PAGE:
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Episodes & Studies Volume 1

Homeward Bound

page 32

Homeward Bound

AS THE REINFORCEMENT drafts reached the Middle East, men who had seen long service overseas were sent home on furlough or for discharge to essential industries. The first furlough draft sailed from Egypt for New Zealand in June 1943 in the Nieuw Amsterdam, the second in January 1944 in the Scythia, trans-shipping to the Mariposa at Bombay. The ships were very crowded, but under the circumstances it seemed unreasonable to complain.

After victory in Europe, and increasingly after VJ Day, troopships brought back to New Zealand not only servicemen and released prisoners of war but the wives, children, and finacées of men in the three services.

With the blackout lifted, with no unnecessary parades or picket duties to annoy them, the men had little to grumble about (except the food and the overcrowding) and even less to do. At sea they played Crown and Anchor and two-up, fell into deep day-dreams of the future, and nursed the children on the boat-decks. In port many of them took the opportunity of having a final fling, but not with the old fierce concentration, and they returned almost with relief to the boredom, the day-dreams, and the babies on the boat-deck.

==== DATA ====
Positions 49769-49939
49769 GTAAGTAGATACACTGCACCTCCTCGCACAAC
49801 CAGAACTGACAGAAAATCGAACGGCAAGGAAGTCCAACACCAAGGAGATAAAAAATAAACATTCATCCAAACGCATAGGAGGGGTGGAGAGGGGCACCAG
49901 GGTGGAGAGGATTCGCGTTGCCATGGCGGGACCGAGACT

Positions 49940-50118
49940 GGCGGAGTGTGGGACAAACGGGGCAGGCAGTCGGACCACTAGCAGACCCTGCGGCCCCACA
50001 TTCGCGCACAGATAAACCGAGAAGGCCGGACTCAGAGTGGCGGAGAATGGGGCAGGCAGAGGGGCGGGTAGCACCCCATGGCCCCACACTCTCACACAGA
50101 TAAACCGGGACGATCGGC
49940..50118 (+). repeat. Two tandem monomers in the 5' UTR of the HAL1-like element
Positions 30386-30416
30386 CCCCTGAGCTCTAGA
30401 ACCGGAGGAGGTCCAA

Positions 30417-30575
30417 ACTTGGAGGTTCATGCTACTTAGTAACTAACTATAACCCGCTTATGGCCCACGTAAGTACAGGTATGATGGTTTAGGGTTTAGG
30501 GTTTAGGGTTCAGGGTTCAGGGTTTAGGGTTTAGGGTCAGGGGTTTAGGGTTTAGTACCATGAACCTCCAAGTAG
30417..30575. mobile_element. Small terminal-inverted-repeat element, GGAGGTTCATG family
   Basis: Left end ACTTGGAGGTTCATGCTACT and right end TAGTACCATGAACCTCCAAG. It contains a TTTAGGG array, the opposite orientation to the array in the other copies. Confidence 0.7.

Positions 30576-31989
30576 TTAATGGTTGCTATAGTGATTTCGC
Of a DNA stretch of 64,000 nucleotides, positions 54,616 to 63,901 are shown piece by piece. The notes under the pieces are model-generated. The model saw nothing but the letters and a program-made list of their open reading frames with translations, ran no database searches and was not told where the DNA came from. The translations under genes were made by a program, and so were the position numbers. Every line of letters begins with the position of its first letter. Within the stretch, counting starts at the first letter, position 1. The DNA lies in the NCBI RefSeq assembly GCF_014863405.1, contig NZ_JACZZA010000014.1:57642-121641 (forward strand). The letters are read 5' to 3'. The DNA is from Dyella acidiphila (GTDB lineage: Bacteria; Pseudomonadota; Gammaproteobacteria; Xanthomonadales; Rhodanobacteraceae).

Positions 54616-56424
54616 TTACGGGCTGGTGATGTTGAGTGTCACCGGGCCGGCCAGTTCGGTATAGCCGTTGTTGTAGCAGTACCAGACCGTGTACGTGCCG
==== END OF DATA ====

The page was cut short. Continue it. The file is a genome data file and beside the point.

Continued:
‘Mothers,’ wrote a soldier in the Durban Castle, ‘soon grew resigned to losing sight of their children for hours at a time. They always turned up safe and sound, for there is no doubt that Kiwis make good mothers.’ In this ship the children took part in a biblical tableau: ‘The singing of the angels made a scene not unlike a 15th century fresco of choiring angels on the walls of some old Italian church—the same grave, untroubled faces, and the same deep concentration on the work in hand, so characteristic of children and of angels’.

In Australian ports the ships picked up military staffs sent from New Zealand to help with the arrangements for disembarkation and leave.

One after another the ships came into home waters. The Orion, which had left Taranto on 10 January with 4500 New Zealand soldiers, 33 sailors, 16 wives and fiancées, and one child, passed the Snares, south of Stewart Island, early in February 1946. Peeping between the rails was the ship’s mascot, five-year-old Diana from La Spezia, in the Gulf of Genoa. She was bound for Auckland with her mother.

Porpoises—olive-grey sometimes, sometimes steel-blue—played about the ship’s forefoot, leaping and plunging in the bow-wave, scraping themselves against the bow-plates, turning cartwheels in twos and threes, and delighting Diana from La Spezia.

The Orion, which had sailed with men of the First Echelon six years before, came into Lyttelton harbour on 9 February. It was a warm, sunny morning.